I’ll be the first to admit it: I don’t think about my customer enough.
Somewhere between responding to that email and creating my next blog post, I forgot to consider the people I’m trying to solve problems for.
If you really think about it, it sounds ridiculous. I’m helping clients brand their businesses, talking about branding every day on Instagram, and writing a blog post about branding each week, but have I taken the time to look at the type of person I’m helping and how we are a good fit? Do I know why they decided to reach out to me in the first place? Can I describe their interests, their buying styles, or even their basic demographic information?
Of course, one-on-one conversations like those I have with clients afford me the luxury of getting this information from that particular person, but it’s not enough to put together the whole picture.
The fact is, there are so many different types of people out there that you’re probably wasting your time advertising to many that don’t want or need your product. And if you’re a smart business owner, you’ll know that if they have no use for your product, you don’t want them as a customer anyway.
It seems like businesses at large are still getting used to this idea. After all, it wasn’t long ago that we had virtually no idea who we were advertising to. Marketing (advertising to a specific type of person) may have been thrown around a lot as a term, but it was truly seldom seen.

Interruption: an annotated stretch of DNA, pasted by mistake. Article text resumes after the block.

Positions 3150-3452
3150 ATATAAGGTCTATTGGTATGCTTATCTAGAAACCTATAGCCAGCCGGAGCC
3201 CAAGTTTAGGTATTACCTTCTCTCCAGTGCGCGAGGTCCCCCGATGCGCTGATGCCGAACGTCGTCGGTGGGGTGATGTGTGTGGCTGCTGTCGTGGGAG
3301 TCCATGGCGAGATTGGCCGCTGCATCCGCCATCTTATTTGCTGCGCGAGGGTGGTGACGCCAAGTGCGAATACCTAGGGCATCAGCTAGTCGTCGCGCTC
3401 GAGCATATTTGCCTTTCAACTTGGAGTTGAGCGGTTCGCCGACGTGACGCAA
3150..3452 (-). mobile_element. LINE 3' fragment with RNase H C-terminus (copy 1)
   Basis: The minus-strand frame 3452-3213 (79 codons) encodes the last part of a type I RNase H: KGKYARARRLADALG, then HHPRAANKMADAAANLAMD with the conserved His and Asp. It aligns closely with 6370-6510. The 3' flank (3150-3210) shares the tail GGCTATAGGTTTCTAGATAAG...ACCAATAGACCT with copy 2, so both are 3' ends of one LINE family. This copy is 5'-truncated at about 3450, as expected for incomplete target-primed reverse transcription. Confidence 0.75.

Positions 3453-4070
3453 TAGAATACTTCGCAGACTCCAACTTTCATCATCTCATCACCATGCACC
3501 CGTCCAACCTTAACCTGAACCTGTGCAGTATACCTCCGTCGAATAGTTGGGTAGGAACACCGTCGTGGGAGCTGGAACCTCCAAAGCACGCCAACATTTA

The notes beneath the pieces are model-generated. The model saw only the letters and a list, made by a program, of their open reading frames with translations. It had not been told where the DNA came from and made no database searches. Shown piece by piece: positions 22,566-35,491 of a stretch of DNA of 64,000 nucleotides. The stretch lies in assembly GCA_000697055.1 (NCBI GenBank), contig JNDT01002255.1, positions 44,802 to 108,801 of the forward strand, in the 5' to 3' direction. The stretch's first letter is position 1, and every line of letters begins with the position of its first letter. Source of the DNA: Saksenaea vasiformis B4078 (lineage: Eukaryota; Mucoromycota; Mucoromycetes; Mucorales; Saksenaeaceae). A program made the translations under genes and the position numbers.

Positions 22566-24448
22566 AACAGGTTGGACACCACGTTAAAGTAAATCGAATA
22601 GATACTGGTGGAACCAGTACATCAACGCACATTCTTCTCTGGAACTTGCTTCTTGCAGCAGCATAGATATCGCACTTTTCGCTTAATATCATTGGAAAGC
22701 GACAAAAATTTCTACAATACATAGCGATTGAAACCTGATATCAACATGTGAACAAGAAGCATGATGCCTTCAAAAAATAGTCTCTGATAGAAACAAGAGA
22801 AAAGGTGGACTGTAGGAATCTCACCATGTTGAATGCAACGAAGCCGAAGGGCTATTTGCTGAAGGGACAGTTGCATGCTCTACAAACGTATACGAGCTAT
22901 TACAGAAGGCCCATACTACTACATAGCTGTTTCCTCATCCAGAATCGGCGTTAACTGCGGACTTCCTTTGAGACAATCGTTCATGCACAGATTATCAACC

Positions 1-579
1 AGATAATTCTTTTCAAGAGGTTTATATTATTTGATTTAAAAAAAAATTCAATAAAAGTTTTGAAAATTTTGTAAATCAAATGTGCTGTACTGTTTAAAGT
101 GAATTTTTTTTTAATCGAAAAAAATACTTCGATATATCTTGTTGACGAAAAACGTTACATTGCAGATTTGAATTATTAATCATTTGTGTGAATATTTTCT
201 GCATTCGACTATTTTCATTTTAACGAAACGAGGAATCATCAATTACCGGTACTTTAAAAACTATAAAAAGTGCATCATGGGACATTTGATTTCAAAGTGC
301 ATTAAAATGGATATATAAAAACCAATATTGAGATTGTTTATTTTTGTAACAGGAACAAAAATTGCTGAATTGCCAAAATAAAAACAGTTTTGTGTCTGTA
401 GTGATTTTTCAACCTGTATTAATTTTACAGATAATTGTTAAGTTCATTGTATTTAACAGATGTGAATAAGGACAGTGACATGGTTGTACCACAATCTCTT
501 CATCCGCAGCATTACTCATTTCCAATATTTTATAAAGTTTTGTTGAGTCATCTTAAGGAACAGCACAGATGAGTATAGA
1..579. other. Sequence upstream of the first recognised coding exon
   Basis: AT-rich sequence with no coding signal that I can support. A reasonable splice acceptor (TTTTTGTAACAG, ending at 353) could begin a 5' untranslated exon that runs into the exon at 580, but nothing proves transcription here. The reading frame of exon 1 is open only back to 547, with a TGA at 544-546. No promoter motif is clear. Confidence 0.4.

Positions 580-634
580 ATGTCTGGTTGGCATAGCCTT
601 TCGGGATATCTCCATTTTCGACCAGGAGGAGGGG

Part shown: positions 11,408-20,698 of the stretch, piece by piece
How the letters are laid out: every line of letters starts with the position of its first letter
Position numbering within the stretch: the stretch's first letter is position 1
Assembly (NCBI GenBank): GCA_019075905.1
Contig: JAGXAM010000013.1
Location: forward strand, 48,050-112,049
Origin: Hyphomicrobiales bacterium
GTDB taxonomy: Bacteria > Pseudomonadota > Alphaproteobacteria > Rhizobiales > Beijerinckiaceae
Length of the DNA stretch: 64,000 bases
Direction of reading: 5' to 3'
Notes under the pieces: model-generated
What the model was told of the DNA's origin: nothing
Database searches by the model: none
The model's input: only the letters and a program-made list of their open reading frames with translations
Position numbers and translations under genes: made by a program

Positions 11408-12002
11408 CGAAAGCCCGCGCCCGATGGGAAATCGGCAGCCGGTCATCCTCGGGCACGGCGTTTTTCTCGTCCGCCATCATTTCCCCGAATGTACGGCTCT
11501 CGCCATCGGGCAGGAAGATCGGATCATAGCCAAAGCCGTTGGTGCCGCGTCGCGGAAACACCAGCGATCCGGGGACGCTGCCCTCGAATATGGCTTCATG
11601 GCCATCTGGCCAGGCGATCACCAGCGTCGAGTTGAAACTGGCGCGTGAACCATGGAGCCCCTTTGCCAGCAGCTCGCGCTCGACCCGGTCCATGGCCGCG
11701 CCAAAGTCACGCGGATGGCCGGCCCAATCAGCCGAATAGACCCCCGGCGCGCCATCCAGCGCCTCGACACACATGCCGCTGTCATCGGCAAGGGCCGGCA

Now, though, we have access to detailed information about how people live, work, socialize,and (most of all)…buy. Thank you internet.
We can evaluate people’s interests and demographic data as it relates to our product and the folks who need it most. That’s a beautiful thing. It gets even better when start to find trends in your data you never would have expected.
I focused on the details of this concept in my blog post Where Should You Advertise? There are some incredible things you can do just with Facebook posts and Google ads these days.
What I didn’t really cover in that blog post, though, was why its crucial for the success of your business to use these tools. Maybe you have an offline way to generate business and you think you don’t need to use the internet. That’s good, and I think you need to have diversified ways of gaining interest about your product. But here’s the thing: internet ads don’t just give you business; they give you information.
Imagine you have a taco truck on a street in the city. You’re really pumped about the tacos you make, so you ask every single person you can if they want a taco. Some of them buy tacos, but others don’t like tacos, they already ate lunch, or they’re on their way to another taco place they know and love. But what if you knew which of those people were interested in tacos? You knew which ones had just eaten (aren’t in the market), which ones don’t like tacos (not a common interest), and which ones have another source for tacos (in the market and able to be converted). That is the value of internet ads.
Instead of pretending you know your demographics and psychographics (personality, values, opinions, attitudes, interests, and lifestyles), you already know that information, and you have the opportunity to target which ones work best for you.
I’ve been wanting to talk about this for a while because I feel like it plays a larger part in business than it’s given credit for. I mean, it’s not even about the internet or some kind of new wave form of advertising. It’s just about getting to know your customer better. We all just want to be shown ads for products we’re truly interested in, right? So as a business owner or influencer, get to know your customer a little better with the help of internet marketing.